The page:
6. Be comfortable and confident, but not cocky. A big part of a PM’s job is influencing others without having any authority over those individuals. You might be posed a hypothetical situation and asked what you would do, or you might be asked about real challenges you’ve faced in the past and how you’ve resolved them (or what you would do differently if given the chance). Use specific examples to show that you can empathize with the positions of others who disagree with you, and that you can convince those who disagree to resolve their differences and work together towards a common goal. You want the interviewer to perceive you (both from your examples and generally from the way you interact) as somebody who is confident and smart, but also as someone who is humble and willing to cave when necessary. Sidenote: Some of the best PMs at Microsoft are the ones who are willing to cut or postpone their own features out of a release when they believe it’s the best thing for the product and team.
7. Be prepared to code. While programming isn’t necessarily part of the daily regimen for all Program Managers at Microsoft, they’re still expected to have technical understanding and experience. You may be asked to write code to demonstrate your understanding of algorithms, architecture, programming languages, and/or other technical areas. Make sure you understand the question and can define the problem before beginning to formulate an answer. Always ask clarifying questions. Jot down your proposed algorithm in very high level steps or pseudocode before attempting to express it in a programming language. Before you decide to stick with an answer, think (always out loud!) about its algorithmic complexity (Big-O notation) in terms of time and space and consider any alternatives or optimizations you could make. Pick the programming language that you’re most comfortable with, and ask the interviewer if she is okay with you using it (and explain why) to express your answer. Finally, suggest some test cases for your code and run through them to find bugs. The problem solving process you follow here is arguably as or more important than the syntactic correctness of your final answer. Tip: There are plenty of books and web sites with programming interview questions. Set up a mock interview and have a friend quiz you before you attempt the real thing. Don’t attempt to memorize answers, but get comfortable performing under pressure and do familiarize yourself with arrays, linked lists, trees, searching/sorting, and string manipulation strategies – they’re favorites and well-suited for an interview time window.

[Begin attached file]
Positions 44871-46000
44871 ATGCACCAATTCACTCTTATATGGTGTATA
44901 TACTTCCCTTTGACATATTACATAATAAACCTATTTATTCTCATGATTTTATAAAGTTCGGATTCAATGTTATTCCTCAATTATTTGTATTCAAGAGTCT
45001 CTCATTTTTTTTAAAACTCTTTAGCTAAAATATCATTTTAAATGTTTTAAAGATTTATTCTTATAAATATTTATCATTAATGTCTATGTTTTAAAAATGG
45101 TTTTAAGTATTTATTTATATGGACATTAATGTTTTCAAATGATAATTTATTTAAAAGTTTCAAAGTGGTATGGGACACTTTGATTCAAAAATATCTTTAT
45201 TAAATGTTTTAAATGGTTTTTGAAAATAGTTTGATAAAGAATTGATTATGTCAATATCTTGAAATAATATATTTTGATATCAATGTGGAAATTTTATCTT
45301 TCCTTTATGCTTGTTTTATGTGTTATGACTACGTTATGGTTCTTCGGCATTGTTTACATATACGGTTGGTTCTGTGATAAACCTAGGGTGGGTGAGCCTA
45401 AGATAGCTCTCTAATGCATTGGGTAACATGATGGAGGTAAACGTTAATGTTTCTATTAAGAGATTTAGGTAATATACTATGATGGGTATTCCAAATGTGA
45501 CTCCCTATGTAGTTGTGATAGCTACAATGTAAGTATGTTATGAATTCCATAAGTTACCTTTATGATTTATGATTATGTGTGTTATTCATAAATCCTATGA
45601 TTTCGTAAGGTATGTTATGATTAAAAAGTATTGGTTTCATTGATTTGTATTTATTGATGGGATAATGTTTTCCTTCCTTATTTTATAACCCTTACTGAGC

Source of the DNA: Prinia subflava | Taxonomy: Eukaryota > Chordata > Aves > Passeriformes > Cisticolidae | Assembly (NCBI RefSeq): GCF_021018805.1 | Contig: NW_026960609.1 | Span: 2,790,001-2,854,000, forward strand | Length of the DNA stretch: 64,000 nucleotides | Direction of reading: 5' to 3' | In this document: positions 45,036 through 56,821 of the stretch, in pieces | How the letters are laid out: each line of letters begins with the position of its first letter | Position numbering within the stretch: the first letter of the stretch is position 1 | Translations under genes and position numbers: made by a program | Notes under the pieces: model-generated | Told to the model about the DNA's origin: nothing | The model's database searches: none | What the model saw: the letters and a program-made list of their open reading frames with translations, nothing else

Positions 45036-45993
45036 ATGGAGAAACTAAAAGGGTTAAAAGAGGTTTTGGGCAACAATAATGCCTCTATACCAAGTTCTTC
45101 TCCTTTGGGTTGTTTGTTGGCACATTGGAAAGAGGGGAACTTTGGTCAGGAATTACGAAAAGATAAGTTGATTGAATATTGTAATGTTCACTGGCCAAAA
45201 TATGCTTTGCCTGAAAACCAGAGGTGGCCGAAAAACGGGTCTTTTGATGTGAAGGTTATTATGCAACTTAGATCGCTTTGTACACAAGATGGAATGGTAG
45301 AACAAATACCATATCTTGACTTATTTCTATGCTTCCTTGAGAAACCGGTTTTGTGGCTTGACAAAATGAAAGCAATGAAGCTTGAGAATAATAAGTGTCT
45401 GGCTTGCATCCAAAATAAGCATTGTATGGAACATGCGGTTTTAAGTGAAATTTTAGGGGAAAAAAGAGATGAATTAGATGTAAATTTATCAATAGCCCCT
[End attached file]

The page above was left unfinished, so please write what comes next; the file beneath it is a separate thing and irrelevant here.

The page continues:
8. What counts is all in your head. Remember you’re being interviewed for what’s in your head, not what you wear. Dress comfortably – personally, I wore a short-sleeved shirt – but if you happen to be more comfortable problem solving and whiteboarding in a suit (and don’t mind some “interviewee” glances throughout the day), then that’s perfectly acceptable too! Also remember we’re not interviewing you based on your extensive work experience when you’re coming right out of college. Instead, show the people you meet with that you’re creative, innovative, entrepreneurial, and that you have a strong interest in and passion for technology – and applying it to real life challenges faced by nearly a billion people who use Microsoft products worldwide.